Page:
Remember, I am only investing in debt consolidation. If you take a closer look you will see that there are a few in there with "other" as the category. Notice they are paying a slightly higher rate than the consolidation ones. Again, this is because there is more perceive risk and less clarity.

Prosper has a dozen loan categories spanning things like engagement ring financing to baby and adoption loans to something more simple as home improvement.

With that many options I have no desire to invest in "other" cause who knows what it could be.

Borrowing Money

Let's look at the other side of the coin. Let's say you need a loan.

You would create an account an apply for a loan (the process is quick and painless). I did it as an exercise and it was one 5 minute phone call to see what rate they would lend to me and the maximum they would lend to me.

It's not the cheapest way to borrow, know that. I was quoted at 11.9% and that's with a top notch credit score. However, you can get funded in just a matter of days and if you are paying off a debt with a higher interest it does make alot of sense.

There is a fee upon borrowing, but then that is it as for as borrowing costs go (excluding what you pay in interest of course). The loan origination fee is a percentage ranging from 0.5 to 4.95 percent depending on your credit score.


This space is still relatively new being about a decade old now, but it is another example of the "sharing economy" that is opening up more and more options to mainstream society.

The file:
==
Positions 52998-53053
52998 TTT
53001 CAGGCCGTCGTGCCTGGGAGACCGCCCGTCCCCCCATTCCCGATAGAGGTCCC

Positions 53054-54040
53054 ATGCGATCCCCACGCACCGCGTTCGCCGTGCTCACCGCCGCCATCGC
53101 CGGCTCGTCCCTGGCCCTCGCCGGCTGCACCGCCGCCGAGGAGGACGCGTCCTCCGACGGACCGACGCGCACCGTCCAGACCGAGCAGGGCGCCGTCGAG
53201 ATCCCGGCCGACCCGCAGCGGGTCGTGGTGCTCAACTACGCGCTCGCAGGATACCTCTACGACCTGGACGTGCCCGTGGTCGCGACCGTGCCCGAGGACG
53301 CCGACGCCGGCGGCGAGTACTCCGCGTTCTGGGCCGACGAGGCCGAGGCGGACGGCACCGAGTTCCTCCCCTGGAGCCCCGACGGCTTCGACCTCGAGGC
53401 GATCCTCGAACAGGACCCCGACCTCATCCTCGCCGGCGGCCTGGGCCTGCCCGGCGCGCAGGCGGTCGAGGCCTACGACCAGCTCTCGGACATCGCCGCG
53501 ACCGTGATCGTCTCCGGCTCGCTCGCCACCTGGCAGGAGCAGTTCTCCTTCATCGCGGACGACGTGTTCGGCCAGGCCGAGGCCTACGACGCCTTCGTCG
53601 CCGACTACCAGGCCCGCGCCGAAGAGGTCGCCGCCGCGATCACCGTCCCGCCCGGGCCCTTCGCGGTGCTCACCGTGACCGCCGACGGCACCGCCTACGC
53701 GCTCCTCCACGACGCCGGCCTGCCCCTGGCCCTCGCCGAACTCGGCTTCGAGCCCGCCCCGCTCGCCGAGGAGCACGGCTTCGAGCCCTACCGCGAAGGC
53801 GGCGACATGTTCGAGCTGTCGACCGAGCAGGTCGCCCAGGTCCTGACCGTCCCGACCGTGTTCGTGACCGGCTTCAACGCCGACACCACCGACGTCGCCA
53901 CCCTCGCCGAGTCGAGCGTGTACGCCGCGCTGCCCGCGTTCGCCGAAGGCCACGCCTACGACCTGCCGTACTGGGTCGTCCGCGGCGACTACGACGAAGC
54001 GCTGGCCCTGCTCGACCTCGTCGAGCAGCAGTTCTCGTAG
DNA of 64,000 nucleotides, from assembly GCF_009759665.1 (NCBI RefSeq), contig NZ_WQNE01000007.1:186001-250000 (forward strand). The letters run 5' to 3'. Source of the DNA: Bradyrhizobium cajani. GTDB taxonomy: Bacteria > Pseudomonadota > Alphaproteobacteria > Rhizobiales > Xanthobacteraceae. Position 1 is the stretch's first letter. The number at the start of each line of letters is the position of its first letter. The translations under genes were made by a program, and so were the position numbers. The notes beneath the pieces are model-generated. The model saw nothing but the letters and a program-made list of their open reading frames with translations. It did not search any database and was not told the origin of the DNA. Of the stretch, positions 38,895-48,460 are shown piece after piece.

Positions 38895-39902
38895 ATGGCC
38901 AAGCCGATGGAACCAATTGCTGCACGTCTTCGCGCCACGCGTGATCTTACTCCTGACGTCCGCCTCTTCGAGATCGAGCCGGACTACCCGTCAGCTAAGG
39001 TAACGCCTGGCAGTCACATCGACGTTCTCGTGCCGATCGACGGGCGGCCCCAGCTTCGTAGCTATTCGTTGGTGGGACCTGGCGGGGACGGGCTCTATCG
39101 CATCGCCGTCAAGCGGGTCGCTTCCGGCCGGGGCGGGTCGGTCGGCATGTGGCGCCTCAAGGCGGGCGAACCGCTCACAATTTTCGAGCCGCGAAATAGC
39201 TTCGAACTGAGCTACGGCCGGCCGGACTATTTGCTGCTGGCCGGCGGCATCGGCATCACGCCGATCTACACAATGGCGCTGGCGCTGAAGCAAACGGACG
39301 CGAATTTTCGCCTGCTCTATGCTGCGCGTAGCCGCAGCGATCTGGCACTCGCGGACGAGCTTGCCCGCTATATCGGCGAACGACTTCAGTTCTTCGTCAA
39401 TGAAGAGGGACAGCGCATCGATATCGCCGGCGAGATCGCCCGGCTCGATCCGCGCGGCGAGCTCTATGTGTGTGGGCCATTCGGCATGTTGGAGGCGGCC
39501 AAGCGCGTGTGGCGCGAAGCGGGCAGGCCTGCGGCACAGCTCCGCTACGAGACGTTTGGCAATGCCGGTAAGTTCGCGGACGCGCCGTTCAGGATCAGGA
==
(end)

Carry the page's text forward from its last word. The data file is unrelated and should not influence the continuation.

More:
Thanks for the pic pixabay
Disclaimer: Info in herein is my opinion and for educational use. I'm invested in loans at Prosper, no other affiliation.


When you are picking out loans, do you look at any other info besides the purpose and percentage rate?

The only other thing I look for is repeat borrower. If someone has already borrowed once and repaid in full then I will favor investing in that loan.

This is fascinating information and I will definitely be looking into this as a way to invest small (to start) and perhaps build a reputation. Thank you!

Thanks, yes start small and master the craft. It's amazing all the options we have these days.

Good article.

For people based in the UK, there is a similar service called Zopa. I have been investing (i.e., making funds available for loans) there since September 2008 - makes me a pioneer. My investment was small and the returns have been way better than a bank deposit (even after accounting for bad debts)

Zopa is open for UK residents only (UK bank account and proof of residence). They have come a long way since I started especially on managing credit risk. I have never taken out a loan - I can only comment as an investor. In the early days I spent quite a bit of time choosing which class of risks to take (A, B and C). With the new Safeguard Fund one does not need to worry - Zopa looks after everything

I would suggest it is a strong way to build up regular savings setting aside a specific amount each month or each time you have spare cash. However, you do have to bear in mind that loan durations are quite long - 3 to 5 years - so it is absolutely a savings vehicle for the longer term.

Check it out here - an affiliate link

Good stuff. Thanks for posting for any UK readers.